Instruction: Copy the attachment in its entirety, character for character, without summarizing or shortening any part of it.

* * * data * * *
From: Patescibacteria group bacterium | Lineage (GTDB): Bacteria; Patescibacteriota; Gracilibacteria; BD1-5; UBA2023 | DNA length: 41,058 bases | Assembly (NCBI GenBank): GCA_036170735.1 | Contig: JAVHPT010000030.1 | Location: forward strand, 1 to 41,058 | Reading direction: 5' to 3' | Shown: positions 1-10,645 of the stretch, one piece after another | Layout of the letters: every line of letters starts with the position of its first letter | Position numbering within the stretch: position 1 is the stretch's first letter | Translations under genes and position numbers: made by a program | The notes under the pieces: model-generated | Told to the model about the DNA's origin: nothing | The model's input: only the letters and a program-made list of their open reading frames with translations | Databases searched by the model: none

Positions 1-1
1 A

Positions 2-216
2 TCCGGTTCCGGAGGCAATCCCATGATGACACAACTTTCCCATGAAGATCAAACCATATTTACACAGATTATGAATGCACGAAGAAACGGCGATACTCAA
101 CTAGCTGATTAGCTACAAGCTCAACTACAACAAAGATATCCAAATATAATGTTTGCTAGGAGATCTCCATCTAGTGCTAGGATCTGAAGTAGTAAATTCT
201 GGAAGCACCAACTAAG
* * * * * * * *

From: Patescibacteria group bacterium | Lineage (GTDB): Bacteria; Patescibacteriota; Gracilibacteria; BD1-5; UBA2023 | DNA length: 41,058 bases | Assembly (NCBI GenBank): GCA_036170735.1 | Contig: JAVHPT010000030.1 | Location: forward strand, 1 to 41,058 | Reading direction: 5' to 3' | Shown: positions 1-10,645 of the stretch, one piece after another | Layout of the letters: every line of letters starts with the position of its first letter | Position numbering within the stretch: position 1 is the stretch's first letter | Translations under genes and position numbers: made by a program | The notes under the pieces: model-generated | Told to the model about the DNA's origin: nothing | The model's input: only the letters and a program-made list of their open reading frames with translations | Databases searched by the model: none

Positions 1-1
1 A

Positions 2-216
2 TCCGGTTCCGGAGGCAATCCCATGATGACACAACTTTCCCATGAAGATCAAACCATATTTACACAGATTATGAATGCACGAAGAAACGGCGATACTCAA
101 CTAGCTGATTAGCTACAAGCTCAACTACAACAAAGATATCCAAATATAATGTTTGCTAGGAGATCTCCATCTAGTGCTAGGATCTGAAGTAGTAAATTCT
201 GGAAGCACCAACTAAG